Hoarding is the act of accumulating items to excess. People who hoard often endanger themselves and their families by potentially creating hazardous and unsanitary conditions. Hoards often accumulate garbage that cannot be processed due to the inaccessibility caused by the mass. Use these tips to avoid hoarding behaviour, and to increase the safety of your home.
- Set limits on the number of any given item.
Be it jeans, cups or hats, set a reasonable amount of items to hold on to. Do you need 60 cups for a family of three? Perhaps 20 will do. Be careful not to overly compartmentalize items: 4 juice glasses + 4 mugs + 4 teacups + 4 latte mugs + 4 tumblers + 4 wine glasses = 24 items to hold liquid. Imagine the numbers when an individual buys a set of 8 or 12 of these items.
- Process incoming items.
Put items away that you are bringing into the home in a timely fashion. Part of the shopping experience should be to put items away when they are brought home. In this way items are not lost or damaged as they sit waiting to be enjoyed.
- Throw away your garbage.
In today’s world, garbage collects quickly in any home. Curtail bringing in overly packaged foods if possible, and always do your best to put garbage in a receptacle immediately. Garbage – especially food related waste – becomes a breeding ground for insects, vermin and bacteria.
- Don’t hold on to items someone else might need.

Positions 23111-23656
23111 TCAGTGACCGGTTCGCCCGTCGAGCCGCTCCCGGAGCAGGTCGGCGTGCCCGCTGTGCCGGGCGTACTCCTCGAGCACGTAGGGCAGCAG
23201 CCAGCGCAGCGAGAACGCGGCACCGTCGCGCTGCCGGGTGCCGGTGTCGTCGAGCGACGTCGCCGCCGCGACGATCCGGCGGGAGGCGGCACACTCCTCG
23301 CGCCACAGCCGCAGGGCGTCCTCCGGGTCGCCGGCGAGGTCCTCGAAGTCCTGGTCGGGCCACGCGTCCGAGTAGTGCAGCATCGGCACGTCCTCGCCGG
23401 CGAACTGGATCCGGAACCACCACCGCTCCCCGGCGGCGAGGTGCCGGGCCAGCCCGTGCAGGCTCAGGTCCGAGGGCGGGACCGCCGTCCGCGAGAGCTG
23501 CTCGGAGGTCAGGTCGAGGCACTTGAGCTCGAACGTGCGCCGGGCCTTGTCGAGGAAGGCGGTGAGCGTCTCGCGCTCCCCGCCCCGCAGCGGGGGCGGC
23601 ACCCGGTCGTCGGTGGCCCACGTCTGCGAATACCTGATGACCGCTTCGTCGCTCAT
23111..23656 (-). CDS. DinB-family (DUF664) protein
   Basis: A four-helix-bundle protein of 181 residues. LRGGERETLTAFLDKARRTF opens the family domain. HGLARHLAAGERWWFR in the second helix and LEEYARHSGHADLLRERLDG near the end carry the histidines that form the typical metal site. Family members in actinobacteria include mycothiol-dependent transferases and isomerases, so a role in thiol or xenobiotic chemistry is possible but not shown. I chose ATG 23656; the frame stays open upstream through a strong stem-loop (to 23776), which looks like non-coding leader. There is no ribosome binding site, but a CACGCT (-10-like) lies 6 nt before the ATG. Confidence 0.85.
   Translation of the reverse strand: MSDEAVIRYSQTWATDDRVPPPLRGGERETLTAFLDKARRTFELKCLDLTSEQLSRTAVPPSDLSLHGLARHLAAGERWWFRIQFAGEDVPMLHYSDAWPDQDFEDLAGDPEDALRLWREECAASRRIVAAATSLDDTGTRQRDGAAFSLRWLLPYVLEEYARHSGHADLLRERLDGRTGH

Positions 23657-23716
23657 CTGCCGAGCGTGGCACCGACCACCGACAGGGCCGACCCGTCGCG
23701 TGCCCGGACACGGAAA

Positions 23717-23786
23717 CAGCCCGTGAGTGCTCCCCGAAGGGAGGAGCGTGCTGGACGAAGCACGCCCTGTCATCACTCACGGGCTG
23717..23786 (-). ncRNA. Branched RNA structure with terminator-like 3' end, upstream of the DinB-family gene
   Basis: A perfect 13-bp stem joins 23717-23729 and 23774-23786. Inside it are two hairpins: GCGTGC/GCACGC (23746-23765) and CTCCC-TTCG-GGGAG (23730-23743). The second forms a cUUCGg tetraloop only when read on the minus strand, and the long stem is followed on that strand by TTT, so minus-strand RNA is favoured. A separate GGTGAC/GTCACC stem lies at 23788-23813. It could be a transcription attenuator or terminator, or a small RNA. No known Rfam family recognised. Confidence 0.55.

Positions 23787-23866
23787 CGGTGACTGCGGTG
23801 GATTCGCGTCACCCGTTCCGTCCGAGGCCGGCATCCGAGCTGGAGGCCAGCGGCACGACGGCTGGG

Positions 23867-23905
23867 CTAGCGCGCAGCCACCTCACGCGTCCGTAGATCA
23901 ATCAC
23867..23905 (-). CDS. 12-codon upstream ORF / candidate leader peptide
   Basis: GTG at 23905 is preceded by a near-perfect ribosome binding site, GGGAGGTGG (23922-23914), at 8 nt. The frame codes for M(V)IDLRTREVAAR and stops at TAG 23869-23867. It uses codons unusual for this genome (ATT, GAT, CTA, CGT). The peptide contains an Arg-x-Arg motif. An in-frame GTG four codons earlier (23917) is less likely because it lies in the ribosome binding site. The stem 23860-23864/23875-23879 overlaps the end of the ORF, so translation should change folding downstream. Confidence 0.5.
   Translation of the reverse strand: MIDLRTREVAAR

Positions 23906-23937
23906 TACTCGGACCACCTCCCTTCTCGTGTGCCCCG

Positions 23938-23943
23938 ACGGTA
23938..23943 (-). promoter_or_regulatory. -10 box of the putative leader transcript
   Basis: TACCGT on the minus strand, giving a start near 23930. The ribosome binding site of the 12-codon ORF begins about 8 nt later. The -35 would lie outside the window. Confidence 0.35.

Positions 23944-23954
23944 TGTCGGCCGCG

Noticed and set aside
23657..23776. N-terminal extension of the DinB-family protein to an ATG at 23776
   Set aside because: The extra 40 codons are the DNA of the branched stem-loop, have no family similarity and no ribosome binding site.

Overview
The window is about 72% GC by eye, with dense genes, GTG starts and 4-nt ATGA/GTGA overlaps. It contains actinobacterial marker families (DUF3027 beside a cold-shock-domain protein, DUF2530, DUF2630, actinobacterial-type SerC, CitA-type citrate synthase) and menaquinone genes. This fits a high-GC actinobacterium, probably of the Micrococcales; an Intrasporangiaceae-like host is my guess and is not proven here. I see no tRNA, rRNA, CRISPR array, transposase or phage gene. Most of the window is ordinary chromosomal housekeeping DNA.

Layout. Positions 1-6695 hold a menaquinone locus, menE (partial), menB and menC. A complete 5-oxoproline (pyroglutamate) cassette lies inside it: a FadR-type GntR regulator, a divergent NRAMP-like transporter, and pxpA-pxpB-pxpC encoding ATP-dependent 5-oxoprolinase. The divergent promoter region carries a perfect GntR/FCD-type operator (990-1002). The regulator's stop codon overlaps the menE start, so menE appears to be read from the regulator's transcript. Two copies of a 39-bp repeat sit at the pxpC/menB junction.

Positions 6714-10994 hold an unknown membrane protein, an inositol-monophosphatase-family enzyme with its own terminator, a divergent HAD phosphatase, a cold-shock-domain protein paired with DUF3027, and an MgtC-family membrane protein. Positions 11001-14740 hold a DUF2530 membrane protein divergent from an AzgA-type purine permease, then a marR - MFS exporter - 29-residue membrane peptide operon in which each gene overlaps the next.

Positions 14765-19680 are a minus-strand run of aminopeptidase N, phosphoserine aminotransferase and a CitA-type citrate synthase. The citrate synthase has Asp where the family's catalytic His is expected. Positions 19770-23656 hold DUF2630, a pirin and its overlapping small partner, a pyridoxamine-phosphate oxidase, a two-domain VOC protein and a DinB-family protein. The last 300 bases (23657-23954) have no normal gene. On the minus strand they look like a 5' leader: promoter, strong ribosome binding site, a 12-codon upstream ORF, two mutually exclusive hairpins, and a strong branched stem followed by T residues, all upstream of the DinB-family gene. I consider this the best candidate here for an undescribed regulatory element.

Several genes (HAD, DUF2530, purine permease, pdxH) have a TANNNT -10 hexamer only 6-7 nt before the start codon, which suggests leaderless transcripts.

Holding onto items someone else might need later is really an excuse to hold onto it yourself. If you have such items, ask the people if they want them. If they do not, donate the items to a charity. If you don’t need it, and your friends don’t want it, why keep it?
- Get rid of an equal amount of clothes as you purchase.
Individuals who purchase clothes regularly can often find themselves with more clothes than they can ever wear. Most people need different types of clothes: work clothes, occasional clothes and regular wear. Try to keep work and regular wear clothes to an amount you can wear in a two-week period. This should stop laundry from building to unmanageable amounts.
- Have a regular interval to purge.
Fall and spring cleanings should be used as times to purge unnecessary items. Old books, movies, and items you have not used in six months or more can be donated or discarded.
- Get rid of items you haven’t fixed after a month.
Many of us have good intentions to fix items. In our busy lives, repairs often fall to the wayside. If you have unfinished projects laying around for more than a month, it is likely that you can move forward in life without that item fixed or replaced.
- Set a cleaning schedule you can stick to.
Set a daily or weekly cleaning schedule (or combination that works best for you). Setting unreasonable goals, such as scrubbing the entire bathroom everyday, will only set you up to fail. You should not have to spend more than one hour a day on all your cleaning duties.
- Create a collection based on value not volume.
Many hoarders think of themselves as collectors because their hoard started with a collection. There is nothing wrong with collecting; however, if you want a collection to appreciate with value, you should choose items based on value not volume. A large collection of small items with little worth takes up more room than several important pieces will.
- Seek counseling during difficult times.
Hoarding behaviour is often triggered by emotional stresses and past emotional abuse and/or neglect. When you are experiencing difficult times, seek assistance from a counselor who can help you through the time with clarity.
Hoarding behaviour is often a coping mechanism for individuals to deal with stress and emotional issues in their lives. Avoid becoming a hoarder by managing your actions, and finding help to deal with your issues. Hoarding can lead one down a path that is very difficult to find their way out of.